For the past several days, I have allowed Overwhelm to creep in and make itself at home. Being one to offer hospitality freely, I figured it might only need a day or two before it was ready to slink off to its next destination. If I was kind enough, I reckoned, it might even be lighter on the next person’s resources, a sort of pay-it-forward karma, if you will. Overwhelm took advantage of the opening and wedged itself in there so firmly that I can’t even distinguish the space it has taken over as my own right this moment. I’m now faced with taking back some of that ground more forcefully than I’d like.
I’m going to do that by stringing FOUR days of Lyn Thurman’s “Writing the Wisdom of Your Soul” together and hoping that their combined strength helps me build the bridge I need back to my own fertile soil. I’ll tick through them here at the beginning because I’m not feeling particularly drawn to giving long explanations of each but rather a synopsis as I interpret them – Lyn did a fine job of that in her weekday offerings to anyone enrolled in the challenge. First is The Star – your achievements and general awesomeness. Next is The Moon – your fears about your path and the illogical, absurd ends to which you could take them (knowing they’re unlikely to be that dire in real life). Then comes The Sun – how could your life look if it were cloaked in JOY? And finally, Judgment – What message is calling to you, awakening inside of you?
Owning my gifts, my genius is such a challenging thing until I can find something it feels reasonable to compare it to – so, for instance, I can say that I’m pretty good at writing if I compare it to my (lack of) ability to sing. Likewise, I’m a proficient crocheter if you balance it with the fact that I really cannot knit worth a flip. I can doodle quite well compared to my abysmal (well, nonexistent) oil painting skills. Cooking interesting and new dishes for friends and family is a forte of mine but I wouldn’t dare to call myself a chef out of deference to people who have mastered various culinary traditions. Shoot, my knife skills alone are wanting enough to disqualify me as even the lowliest of kitchen food-prep staff.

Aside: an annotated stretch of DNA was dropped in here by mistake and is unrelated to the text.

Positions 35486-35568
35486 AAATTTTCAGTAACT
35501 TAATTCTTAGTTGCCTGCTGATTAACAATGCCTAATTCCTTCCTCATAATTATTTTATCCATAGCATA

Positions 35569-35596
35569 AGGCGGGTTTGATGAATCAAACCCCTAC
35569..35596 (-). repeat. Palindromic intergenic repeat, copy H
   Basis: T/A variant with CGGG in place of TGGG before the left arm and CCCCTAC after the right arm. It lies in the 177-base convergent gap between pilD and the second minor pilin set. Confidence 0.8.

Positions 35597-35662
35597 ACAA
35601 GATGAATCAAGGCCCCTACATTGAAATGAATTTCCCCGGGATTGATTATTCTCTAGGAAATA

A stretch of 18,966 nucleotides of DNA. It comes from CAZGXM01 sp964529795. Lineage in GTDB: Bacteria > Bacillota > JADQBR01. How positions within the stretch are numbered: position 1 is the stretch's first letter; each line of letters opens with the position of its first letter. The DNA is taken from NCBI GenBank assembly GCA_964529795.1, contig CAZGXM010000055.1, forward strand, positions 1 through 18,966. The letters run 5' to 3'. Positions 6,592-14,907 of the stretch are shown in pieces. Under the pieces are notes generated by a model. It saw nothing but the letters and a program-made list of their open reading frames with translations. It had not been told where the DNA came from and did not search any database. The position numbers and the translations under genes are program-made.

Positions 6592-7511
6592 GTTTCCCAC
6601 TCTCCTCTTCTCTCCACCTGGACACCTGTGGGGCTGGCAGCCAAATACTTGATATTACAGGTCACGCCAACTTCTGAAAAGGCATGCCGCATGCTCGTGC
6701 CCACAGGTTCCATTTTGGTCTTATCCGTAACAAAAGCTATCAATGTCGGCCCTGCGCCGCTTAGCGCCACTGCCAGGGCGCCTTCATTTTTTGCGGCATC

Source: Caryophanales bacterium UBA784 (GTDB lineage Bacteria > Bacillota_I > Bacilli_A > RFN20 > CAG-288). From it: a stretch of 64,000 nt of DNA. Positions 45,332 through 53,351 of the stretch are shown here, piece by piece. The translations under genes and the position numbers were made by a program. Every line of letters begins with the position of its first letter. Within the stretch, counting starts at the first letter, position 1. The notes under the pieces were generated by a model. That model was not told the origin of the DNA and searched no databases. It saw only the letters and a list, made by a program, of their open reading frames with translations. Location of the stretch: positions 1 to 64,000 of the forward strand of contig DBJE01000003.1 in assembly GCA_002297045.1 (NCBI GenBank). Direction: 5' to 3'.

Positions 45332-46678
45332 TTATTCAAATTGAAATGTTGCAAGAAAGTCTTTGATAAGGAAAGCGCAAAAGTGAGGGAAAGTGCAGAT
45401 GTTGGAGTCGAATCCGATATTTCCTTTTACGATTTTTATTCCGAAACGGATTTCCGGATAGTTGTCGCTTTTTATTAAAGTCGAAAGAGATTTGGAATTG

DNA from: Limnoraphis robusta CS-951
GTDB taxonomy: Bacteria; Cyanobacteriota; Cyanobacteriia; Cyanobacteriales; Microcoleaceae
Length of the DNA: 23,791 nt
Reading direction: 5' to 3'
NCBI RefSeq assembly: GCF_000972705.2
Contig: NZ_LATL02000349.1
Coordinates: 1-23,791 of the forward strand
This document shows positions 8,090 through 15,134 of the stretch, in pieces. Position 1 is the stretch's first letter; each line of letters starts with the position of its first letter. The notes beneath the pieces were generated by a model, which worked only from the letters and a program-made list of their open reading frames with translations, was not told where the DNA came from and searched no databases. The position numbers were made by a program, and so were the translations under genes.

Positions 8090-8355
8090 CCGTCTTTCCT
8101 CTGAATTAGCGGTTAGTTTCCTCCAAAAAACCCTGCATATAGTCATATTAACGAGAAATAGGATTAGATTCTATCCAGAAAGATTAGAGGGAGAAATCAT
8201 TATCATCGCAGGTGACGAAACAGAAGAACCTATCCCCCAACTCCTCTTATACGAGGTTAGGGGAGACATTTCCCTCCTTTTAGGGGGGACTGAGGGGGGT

A better question, though, is why do I need to make the comparison at all? Why isn’t it enough to just state categorically that I am good at something? (The secret: It really IS okay… There’s a fear standing in the way, though…)
So, here’s how it works: When you speak with authority on anything – even your own talents – someone will feel the need to refute what you are putting forth or, at the very least, knock in their two cents. This applies to everything from parenting to making tacos. I’m pretty sure it’s always been this way – what else is an op ed piece for? But the internet has given supremely easy access to this phenomenon to grow and its corrosive effects are nowhere more evident than in the people I run across daily who hold back their ideas, their stories, their MAGIC because it’s hard to know what to do with the criticism. Some of it could be useful, for sure, but at a certain point, your skin becomes so tender than even the gentlest, most compassionate advice feels like a mighty fire roaring through your being. I have witnessed it happening on a benign recipe [LEANNE’s LINK] then seen her rebuttal on Facebook (a defense of the recipe that she should never have felt like she NEEDED to offer, though I completely understand why she did). I watched Marie Forleo bare her bones about some of the “feedback” she has received from (as she dubs them) “clownholes” who seem simply to want to pick. There is strength in numbers and even if something I wrote and published was condemned by everyone on the planet as utterly useless, it STILL wouldn’t mean that I shouldn’t ever try to write or publish anything ever again.
On the shiny side, if I do take the risk and I do put my work out there, and it DOES get into the hands of some people who find it of value… And the substance of their support was such that I could transform my current working model into something utterly of my own creation… What would that look like? The real beauty in asking and answering this question for myself more than once is that I can begin to see where I can make time and space for this changeover as I go instead of all in one fell swoop. That way, I can also refine the process as I go, aiming in the direction of the ideal but knowing that if it looks or feels different when I get there that I can pick a different heading and make a course correction before I get into rough waters. I’ve been sitting in stagnant waters for a little minute here and stuff is starting to stink a bit. Joy and lightness are a much more pleasant option and I’m keen on pursuing that path, answering that call, rather than staying where I am.
What does it look like? With increasing frequency and clarity, I see an intersection of real books and long walks. That’s the 10,000-foot view and I’m not sure what I’ll find as I descend closer to the scene, though I understand that there will be community there. Warm, supportive, inviting, uplifting, engaging, sensuous, and effortless kinship is what is waiting for me, waiting for when I truly turn loose my constraints and set free my ambitions. The picture shifts often since so many avenues are undecided but I think it’s settling mostly in the mountains (not the city, not the beach, probably not so much the plains or the desert, though possibly, sometimes, maybe). Face-to-face, in-person, real life, real-time interactions predominate over electronic alternatives (which also have their sweet little niche). Conversations go deeper than the surface and vulnerability is the most beautiful virtue.